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Business & Finance

Finance Council


Archbishop Thomas Wenski

Bishop Enrique Delgado

Mr. Thomas Beier,

Sr. Elizabeth Worley, SSJ

Father Paul Vuturo

Father David Zirilli

Father Alejandro J. Rodriguez Artola

Mr. Albert A. Del Castillo, Esq.

Mr. Sean Clancy

Mr. William G. Benson, CPA

Mrs. Cristina Brochin

The finance council gives counsel to the bishop on the following:

  • Appointment of a finance officer (c. 494)
  • Removal of the finance officer (c. 494)
  • Imposition of taxes, either ordinary or extraordinary (c. 1263)
  • Decisions relative to the more important acts of administration(c. 1277)
  • Determination of the meaning of acts of extraordinary administration for institutes subject to his control if the statutes are not specific (c. 1281.2)
  • Review of annual reports submitted to him by clerical and lay administrators of any ecclesiastical goods(c. 1287.1)
  • Investment of tangible and intangible property assigned to an endowment (c. 1305)
  • Modification of the obligations imposed in executing last wills for pious causes if such obligations cannot be fulfilled (c. 1310.2)
  • The finance council must give or withhold consent to the bishop on the performance of an act of extraordinary administration as defined by the United States Conference of Catholic Bishops (USCCB) (c. 1277): Alienation of property at or above an amount established by the USCCB (c. 1292 ยง 1) (effective March 31, 2004 , $1,000,000 for dioceses with Catholic populations of half a million persons or more; $500,000 for all other dioceses)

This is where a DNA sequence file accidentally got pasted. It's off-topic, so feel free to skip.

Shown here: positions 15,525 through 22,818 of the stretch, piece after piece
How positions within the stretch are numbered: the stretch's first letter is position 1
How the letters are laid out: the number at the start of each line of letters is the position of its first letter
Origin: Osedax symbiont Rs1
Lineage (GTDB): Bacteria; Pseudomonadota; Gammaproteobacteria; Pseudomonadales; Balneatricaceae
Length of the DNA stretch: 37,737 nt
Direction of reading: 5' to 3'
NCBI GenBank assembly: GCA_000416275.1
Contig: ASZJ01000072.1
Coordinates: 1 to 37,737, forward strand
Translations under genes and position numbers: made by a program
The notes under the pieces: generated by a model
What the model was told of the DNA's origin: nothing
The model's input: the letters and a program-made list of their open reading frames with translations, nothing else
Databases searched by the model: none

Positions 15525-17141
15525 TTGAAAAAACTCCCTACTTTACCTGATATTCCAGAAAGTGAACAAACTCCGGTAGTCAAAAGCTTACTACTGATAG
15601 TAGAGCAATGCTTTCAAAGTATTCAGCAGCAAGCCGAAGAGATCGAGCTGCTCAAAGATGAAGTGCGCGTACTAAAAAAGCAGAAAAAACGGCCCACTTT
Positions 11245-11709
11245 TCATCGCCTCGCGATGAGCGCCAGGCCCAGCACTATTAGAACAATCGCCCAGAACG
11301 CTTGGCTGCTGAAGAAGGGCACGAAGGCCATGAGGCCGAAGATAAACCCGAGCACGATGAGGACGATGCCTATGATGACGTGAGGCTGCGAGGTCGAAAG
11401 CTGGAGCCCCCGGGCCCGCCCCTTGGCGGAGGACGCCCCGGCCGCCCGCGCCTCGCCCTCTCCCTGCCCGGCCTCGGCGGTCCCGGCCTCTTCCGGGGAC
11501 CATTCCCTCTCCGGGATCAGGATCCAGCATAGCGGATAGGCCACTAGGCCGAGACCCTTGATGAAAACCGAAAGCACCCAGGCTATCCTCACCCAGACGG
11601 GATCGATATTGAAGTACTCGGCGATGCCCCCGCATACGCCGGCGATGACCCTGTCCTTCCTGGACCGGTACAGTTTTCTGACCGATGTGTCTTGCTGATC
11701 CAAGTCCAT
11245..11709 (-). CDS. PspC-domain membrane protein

• In addition to alienation, the entering into any transaction that worsens the financial condition of the diocese (c. 1295)

Consent must also be obtained from the Holy See for alienation of property and for transactions that worsen the overall financial condition of the diocese in the following amounts:

  • $10,000,000 or more for dioceses with Catholic populations of half a million persons or more
  • $5,000,000 or more for all other dioceses

In addition to the canon law requirements, diocesan bishops should consider consulting with their finance councils on the following:

  • Appointment of auditors
  • Appointment of legal counsel
  • Employee compensation and benefits
  • Insurance and risk management
  • Property management
  • Construction management
  • Investment policies
  • Internal controls
  • Development (fundraising)
  • Banking arrangements
  • Leasing of ecclesiastical property